I have followed the Thor series off and on since encountering it as a kid back in the late 60's, but I was quite stunned to see this shockingly offbeat, but utterly engrossing, take on the Thor universe from Marvel's "mature" imprint, Max. This series is as graphic in its depiction of violence as I've ever seen from a mainstream publisher and even underground grue legend S. Clay Wilson will feel like he's been outdone in some areas ! But no matter how over-the-top the violence is, it's integral to the storyline, in which a boatload of Undead vikings arrives in NYC to loot, rape, and murder to their heart's content. Thor's initial encounter with Jaeckelson, the viking leader, is memorable in its brutality and leaves the reader feeling like they've been punched in the stomach. The ensuing chapters detail Thor's collaboration with other Marvel universe heroes, and their efforts to defeat the onslaught. They also introduce some memorable new characters that I, for one, would like to see appearing in a sequel (?) at one time or another.
Glenn Fabry's artwork, while sometimes a bit awkward in rendering human forms in action, succeeds quite well in capturing the apocalyptic tone of the story. Whether focusing on up-close action involving hand-to-hand combat, or aerial battles that offer a relatively drastic change in perspective, the immediacy of the struggle between Thor and his adversaries is effectively communicated without being so cluttered or self-consciously "artistic" that the reader is left peering at the page and trying to puzzle out exactly what's happening. In light of how pervasive the cartoony, expressionistic style of comic art is nowadays, Fabry's straightforward, realistic draftsmanship is exactly what's required to give Ennis's plot the graphic intensity it needs.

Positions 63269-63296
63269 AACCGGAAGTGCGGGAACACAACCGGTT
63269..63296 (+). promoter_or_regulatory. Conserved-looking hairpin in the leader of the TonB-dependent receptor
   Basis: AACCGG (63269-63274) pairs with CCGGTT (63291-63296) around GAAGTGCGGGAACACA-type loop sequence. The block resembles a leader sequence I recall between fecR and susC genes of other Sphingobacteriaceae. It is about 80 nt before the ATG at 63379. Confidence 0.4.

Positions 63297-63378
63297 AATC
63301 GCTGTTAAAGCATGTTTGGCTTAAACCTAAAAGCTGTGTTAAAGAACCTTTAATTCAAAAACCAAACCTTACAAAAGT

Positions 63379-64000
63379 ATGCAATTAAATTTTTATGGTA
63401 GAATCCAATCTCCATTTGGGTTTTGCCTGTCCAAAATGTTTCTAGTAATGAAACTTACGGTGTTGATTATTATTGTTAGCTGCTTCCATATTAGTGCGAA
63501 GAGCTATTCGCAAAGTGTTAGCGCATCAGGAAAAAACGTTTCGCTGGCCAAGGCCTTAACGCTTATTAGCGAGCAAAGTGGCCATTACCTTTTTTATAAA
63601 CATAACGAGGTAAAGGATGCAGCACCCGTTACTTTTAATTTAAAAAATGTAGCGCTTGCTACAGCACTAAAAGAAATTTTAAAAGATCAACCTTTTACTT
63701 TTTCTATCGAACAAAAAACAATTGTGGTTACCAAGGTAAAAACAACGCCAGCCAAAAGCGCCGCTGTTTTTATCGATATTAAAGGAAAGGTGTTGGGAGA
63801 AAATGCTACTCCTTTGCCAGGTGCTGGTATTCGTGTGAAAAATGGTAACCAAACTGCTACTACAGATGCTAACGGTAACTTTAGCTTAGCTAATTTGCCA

Forget the overwrought, encrusted, heavy-handed melodrama so typical of much of Marvel's output over the past two decades. Thor: Vikings is an unadorned battle between good and evil and never shies from revealing how violent and cruel such a primeval conflict can be. The intensity of the conflict is relieved every now and then by some black humor, but upon finishing the book there was no avoiding the feeling that I'd just been treated to the Battle Royale of the Marvel universe.